The globe will only appear on a person's phone reflecting the images stored on a server, though Lady Gaga's Web site is expected to take those photos for use on the star's Web site for perhaps a single day, he said.
In its initial functionality, the globe can be rotated by a mobile user, but a specific location can't be pinpointed, meaning it would probably be difficult to pair a certain fan with a definite location, aiding privacy, Edelson said.
Users will be able to flag objectionable images, which will automatically remove them for a content manager to review, Edelson said. Also, the photos will only stay live for a limited time, although that duration hasn't been decided.
Edelson said he is ready for a crush of traffic with the app's growing popularity, and will rely on a third-party cloud-based set of servers to store the images. Lady Gaga already has more than 10 million Twitter followers and 32 million Facebook fans, so the impact could be profound.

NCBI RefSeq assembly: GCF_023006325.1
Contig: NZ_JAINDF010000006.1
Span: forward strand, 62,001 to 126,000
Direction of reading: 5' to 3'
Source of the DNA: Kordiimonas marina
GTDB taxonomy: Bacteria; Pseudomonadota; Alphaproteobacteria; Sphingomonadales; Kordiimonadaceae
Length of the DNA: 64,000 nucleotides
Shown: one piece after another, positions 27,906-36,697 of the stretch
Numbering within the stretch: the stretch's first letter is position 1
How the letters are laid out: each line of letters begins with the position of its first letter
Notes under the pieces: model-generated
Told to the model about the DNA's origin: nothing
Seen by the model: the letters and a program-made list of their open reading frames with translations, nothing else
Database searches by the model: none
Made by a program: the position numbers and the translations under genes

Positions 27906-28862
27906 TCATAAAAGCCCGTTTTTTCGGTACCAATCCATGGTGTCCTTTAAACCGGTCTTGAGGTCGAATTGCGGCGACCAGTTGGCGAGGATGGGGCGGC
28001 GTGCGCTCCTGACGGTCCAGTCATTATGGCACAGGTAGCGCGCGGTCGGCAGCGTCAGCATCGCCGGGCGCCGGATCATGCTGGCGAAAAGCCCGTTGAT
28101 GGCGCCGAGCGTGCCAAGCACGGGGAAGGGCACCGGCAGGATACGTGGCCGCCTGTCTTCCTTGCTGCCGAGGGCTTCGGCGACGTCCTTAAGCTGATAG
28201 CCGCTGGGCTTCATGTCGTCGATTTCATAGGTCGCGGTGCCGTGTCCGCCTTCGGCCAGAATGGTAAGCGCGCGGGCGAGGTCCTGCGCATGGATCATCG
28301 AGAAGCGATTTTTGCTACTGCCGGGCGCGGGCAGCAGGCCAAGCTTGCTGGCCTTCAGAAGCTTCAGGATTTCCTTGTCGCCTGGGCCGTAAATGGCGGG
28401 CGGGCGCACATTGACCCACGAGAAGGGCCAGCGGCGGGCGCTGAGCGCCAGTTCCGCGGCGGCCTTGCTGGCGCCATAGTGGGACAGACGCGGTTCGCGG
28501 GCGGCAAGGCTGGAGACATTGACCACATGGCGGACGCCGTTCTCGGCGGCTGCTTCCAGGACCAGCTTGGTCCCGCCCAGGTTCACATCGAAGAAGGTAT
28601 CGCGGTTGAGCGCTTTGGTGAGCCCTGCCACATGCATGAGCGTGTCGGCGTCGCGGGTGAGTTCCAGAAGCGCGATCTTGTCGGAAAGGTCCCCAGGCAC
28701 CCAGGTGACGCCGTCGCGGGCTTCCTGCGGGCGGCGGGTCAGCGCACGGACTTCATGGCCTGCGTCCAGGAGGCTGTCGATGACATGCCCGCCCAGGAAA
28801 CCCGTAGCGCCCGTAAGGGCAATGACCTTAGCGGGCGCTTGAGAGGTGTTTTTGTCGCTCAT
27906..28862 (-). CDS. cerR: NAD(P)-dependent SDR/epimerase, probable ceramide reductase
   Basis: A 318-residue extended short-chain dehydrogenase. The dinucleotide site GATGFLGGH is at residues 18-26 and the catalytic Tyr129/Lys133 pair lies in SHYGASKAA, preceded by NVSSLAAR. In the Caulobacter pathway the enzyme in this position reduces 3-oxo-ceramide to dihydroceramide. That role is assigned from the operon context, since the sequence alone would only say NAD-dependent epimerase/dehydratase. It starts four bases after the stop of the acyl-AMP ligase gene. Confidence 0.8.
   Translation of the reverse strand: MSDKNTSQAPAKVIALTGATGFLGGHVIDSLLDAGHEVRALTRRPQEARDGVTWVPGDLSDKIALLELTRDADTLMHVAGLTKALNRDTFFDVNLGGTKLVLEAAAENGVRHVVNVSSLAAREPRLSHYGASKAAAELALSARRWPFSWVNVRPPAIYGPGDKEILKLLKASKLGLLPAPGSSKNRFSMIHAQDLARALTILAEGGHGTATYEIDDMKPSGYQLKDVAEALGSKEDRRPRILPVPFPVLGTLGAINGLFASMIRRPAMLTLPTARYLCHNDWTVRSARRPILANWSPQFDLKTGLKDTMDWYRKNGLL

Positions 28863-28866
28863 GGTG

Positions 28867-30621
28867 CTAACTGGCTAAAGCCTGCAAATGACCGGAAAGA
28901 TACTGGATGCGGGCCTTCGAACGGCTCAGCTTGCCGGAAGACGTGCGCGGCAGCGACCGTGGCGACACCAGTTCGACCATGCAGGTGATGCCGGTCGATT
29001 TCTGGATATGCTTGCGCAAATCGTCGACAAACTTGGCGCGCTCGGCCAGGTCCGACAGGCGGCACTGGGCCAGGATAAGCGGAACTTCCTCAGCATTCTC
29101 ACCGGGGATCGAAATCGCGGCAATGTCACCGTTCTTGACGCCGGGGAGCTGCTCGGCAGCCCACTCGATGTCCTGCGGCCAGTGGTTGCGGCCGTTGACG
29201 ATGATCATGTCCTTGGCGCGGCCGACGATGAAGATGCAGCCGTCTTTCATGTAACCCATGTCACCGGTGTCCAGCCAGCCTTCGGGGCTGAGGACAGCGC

"Right now, the app is meant as a fun, promotional tool that gives Gaga fans a way to interact," he said. "They are a crazy, animated group and like to dress up, so this is a natural extension of that. "
Eventually, Edelson said he is hopeful the globe function can be adopted by companies and other organizations. They could use the concept to show places around the world where their customers are located.
"This globe concept could be extended beyond Gaga, with custom animation," Edelson said. "Static numbers are boring and people don't want to analyze numbers all the time. When we came up with the Monster Globe for Lady Gaga's promoters, they loved it."
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